Perhaps a declining population that fosters a declining GDP is the optimum scenario, and our worst is the inverse of that. For population growth, as the foregoing numbers have shown, is not the most efficient path toward economic prosperity, not the “biggest bang for the buck”. Nevertheless, intuitively it would seem that GDP would inevitably grow when consumers, however destitute, begin to add up. And that every economic upturn rebounds as an environmental “downturn” however well it is dressed up and blunted with controls and regulations.

But the advocates of steady-state economics would contest this polarized depiction of GDP and dispute the suggestion that the economy would need to be collapsed to shut down growth. Herman Daly insists that a steady state economy cannot be viewed as some kind of failed growth economy, anymore than a hovering helicopter can be viewed as a stalled airplane. They are two entirely different models. Our objective should not be to engineer a catastrophe. Daly describes the difference this way:

“Throughput growth means pushing more of the same food through an ever larger digestive tract; development means eating better food and digesting it more thoroughly. Clearly the economy must conform to the rules of a steady state –seek qualitative development, but stop aggregative quantitative growth. GDP conflates these two very different things.”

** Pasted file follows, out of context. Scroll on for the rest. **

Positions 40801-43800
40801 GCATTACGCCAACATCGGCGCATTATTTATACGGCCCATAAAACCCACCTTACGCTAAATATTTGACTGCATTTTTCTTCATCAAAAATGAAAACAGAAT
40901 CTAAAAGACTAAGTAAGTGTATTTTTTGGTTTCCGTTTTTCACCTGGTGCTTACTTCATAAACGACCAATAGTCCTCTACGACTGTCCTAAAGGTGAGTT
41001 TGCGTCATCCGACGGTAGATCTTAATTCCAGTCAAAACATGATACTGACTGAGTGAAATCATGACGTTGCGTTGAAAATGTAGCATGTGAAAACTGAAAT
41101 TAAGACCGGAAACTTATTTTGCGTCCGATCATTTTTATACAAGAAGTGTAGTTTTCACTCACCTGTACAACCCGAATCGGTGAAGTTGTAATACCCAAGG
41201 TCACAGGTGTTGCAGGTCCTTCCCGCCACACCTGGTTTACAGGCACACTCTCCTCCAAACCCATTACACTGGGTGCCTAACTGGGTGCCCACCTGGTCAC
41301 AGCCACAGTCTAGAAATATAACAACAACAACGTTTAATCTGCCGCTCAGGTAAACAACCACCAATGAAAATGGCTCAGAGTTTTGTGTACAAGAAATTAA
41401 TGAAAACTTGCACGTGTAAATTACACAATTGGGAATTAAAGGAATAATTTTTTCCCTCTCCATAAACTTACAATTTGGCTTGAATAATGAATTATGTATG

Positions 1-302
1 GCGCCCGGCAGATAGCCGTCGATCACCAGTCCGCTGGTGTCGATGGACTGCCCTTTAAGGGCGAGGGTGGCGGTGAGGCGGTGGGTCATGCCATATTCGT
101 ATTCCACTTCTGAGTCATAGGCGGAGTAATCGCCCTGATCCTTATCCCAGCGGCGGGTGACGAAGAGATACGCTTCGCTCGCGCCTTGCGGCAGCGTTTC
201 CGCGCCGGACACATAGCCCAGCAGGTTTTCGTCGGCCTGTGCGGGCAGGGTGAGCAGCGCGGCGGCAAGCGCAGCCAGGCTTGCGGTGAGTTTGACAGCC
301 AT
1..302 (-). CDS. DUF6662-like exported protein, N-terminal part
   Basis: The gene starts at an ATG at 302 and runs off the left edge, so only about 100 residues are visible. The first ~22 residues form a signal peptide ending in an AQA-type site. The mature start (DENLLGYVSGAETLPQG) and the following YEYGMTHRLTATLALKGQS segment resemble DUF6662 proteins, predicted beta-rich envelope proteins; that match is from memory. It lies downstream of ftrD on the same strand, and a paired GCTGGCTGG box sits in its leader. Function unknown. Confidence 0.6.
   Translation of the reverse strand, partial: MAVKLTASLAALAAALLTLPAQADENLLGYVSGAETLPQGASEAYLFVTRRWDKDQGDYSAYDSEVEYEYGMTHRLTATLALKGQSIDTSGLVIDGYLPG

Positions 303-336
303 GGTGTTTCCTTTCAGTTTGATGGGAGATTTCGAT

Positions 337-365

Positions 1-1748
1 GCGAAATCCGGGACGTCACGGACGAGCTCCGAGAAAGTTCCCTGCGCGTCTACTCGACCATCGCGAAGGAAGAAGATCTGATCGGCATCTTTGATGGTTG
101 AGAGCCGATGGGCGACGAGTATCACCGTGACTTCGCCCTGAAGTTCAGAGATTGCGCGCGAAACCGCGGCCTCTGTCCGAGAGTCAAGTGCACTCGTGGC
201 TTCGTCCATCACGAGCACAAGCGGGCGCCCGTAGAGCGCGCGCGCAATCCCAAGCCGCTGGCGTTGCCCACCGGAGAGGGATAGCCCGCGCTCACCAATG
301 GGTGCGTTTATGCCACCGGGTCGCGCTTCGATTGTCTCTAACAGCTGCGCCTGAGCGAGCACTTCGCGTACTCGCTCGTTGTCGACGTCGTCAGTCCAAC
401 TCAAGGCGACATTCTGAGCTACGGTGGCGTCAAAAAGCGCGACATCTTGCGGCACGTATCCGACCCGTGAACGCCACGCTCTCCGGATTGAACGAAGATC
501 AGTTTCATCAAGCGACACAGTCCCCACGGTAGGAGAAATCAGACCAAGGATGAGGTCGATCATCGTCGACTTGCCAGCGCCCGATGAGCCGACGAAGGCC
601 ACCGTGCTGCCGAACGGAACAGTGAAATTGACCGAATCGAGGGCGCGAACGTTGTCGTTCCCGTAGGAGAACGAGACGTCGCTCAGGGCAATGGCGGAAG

Key features of the steady-state model are population stability, limits to inequality and an end to the “arms race of unhappiness”. Beyond a certain threshold of sufficiency, research indicates that both between and within societies growth does not increase everyone’s relative income and that self-evaluated happiness is based on the income status relative to others. Consumerism is a dog chasing his own tail, the Holy Grail of happiness in Growthdom will never be found.

Maybe it’s time to re-define “rich”. When we stop filling up our plate with busy work and consumer goods and unplug Madison Avenue, we might discover that wealth consists of more time with family, friends, animals, nature, art, music and good books. And more than that, with ourselves.